ISLAMABAD, Nov 22: Religious parties in the Muttahida Majlis-i-Amal (MMA) poured scorn on a new women’s rights bill at the start of a Senate debate on the draft on Wednesday, some Senators calling it "a revolt against God".
The treasury benches too came out with a vehement defence of the Protection of the Women (Criminal Laws Amendment) Bill after allowing the critics a free hand to vent out their anger in what would be a much longer debate than was held in the National Assembly last week and would continue on Thursday.
The bill, seeking to protect women from the misuse of 27-year-old controversial Hudood decrees to punish sex outside wedlock, was passed by the National Assembly on Nov 15 and must be adopted by the Senate as well to become law -- a certainty in view of the comfortable majority of the ruling coalition and support from a major opposition party.
MMA’s Prof Khurshid Ahmed opened the debate and made the longest speech of the day, calling the bill an attempt to change the Islamic Hadd punishments which, he said, was “not only a sin but a rebellion against God”.
He said the new law would harm rather than doing any good to women’s rights and accused President Pervez Musharraf of thrusting it on the ruling party as part of a ‘Western agenda’ against Islam.
The defence of the bill came from leader of the house Wasim Sajjad, Parliamentary Affairs Minister Sher Afgan Khan Niazi and Minister of State for Law and Justice Shahid Akram Bhinder, all of whom said the new law was necessary to protect women from wrongs done by the two 1979 Hudood ordinances about Zina (adultery and rape) and Qazf (false allegation of Zina) and that it conformed with the Islamic injunctions. They rejected MMA’s arguments that it was contrary to the Holy Quran and Sunnah.
The debate, to be continued when the house meets again at 10am on Thursday, was mainly a contest between the MMA and the ruling coalition while no Senator spoke from the People’s Party Parliamentarians (PPP).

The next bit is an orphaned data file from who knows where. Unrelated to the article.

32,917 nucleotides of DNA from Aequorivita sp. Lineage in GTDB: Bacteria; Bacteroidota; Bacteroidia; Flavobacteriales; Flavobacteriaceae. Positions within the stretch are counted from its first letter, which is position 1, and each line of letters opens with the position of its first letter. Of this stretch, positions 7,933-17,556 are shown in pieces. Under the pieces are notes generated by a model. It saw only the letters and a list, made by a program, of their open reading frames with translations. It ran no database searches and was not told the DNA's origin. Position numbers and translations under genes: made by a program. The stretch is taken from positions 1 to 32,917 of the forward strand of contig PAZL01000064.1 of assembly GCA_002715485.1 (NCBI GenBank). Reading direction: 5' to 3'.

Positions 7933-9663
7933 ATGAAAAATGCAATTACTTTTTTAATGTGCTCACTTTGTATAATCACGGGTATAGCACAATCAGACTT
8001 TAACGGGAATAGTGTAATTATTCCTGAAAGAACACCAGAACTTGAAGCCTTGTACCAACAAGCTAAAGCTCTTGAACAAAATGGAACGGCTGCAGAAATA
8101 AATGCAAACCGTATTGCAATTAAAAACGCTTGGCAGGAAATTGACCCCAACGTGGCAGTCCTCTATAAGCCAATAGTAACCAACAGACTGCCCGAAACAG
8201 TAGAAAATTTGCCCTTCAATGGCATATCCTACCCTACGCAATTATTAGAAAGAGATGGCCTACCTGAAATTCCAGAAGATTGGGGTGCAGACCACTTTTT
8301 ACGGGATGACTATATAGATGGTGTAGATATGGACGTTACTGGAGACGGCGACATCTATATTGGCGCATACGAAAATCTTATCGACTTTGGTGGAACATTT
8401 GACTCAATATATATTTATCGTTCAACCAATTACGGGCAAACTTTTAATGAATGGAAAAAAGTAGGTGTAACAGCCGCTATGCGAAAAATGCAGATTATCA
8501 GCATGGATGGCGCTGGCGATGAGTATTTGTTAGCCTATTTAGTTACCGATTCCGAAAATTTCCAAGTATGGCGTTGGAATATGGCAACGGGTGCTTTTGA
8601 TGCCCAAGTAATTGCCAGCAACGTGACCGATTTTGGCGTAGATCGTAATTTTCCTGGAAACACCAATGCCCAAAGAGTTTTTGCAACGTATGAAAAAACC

Only Senator Sajid Mir of the Pakistan Muslim League-N, which is part of the PPP-led Alliance for the Restoration of Democracy (ARD) and the Democratic Alliance of non-religious parties in the Senate, spoke against the bill, describing it as “part of an overall strategy” to turn the coast from Gwadar to Karachi into ‘pleasure houses’.
Mr Wasim Sajjad called the bill a product of ‘a new thinking’ about how to run the country in accordance with Islam in the present circumstances and said that he could say it with certainty that it protected “our religious and moral values”.
He acknowledged that women’s difficulties would not be over with the present bill which, he said, was only the first link of a chain to be followed by more legislation for their welfare.
Mr Niazi said prior examination of witnesses for entertaining a charge of fornication, as stipulated in the bill, was in accordance with the practice of the Prophet Mohammad (PBUH) in dealing with such cases and pointed out that the provision about fornication was inserted on the recommendation of a committee of religious scholars, including MMA nominees.
But some MMA senators said they objected to what they called a difficult procedure prescribed for making fornication complaints.
Mr Bhinder, who wound up the day’s debate spanning two sittings in the morning and evening, said the new law was necessitated to end a controversy over the 1979 ordinances enforced by the then military ruler General Mohammad Ziaul Haq and that it was framed in light of a Federal Shariat Court judgement in 1989, views of the Islamic International University in Islamabad and other consultations.
He accused the MMA of misleading the nation after running away from consultations in a National Assembly select committee that it had boycotted before the body amended the original draft of the bill and then walking out of the lower house when it passed the draft on Nov 15.
MINING AT SAINDAK: Earlier, Petroleum and Natural Resources Minister Amanullah Jadoon denied any excessive mining at the Saindak copper and gold mine in Balochistan province while opposing an adjournment motion of Senator Abdul Rahim Mandokhel of the Pashtunkhawa Milli Awami Party (PKMAP) seeking a debate on the issue.
The minister said operations at the Chinese-run project were going on according to its design and being monitored by various federal and provincial agencies.
However, Mr Jadoon and Mr Niazi said a debate on the issue could be held if the PKMAP Senator changed the text of his motion and raised it another form rather than an adjournment motion.
Chairman Mohammedmian Soomro deferred consideration of a privilege motion filed by Awami National Party president Asfandyar Wali that accused authorities of preventing him from visiting a madressah in the Bajaur tribal area where a military missile strike on Oct 30 killed 83 people. The opposition parties are also seeking a debate on the strike.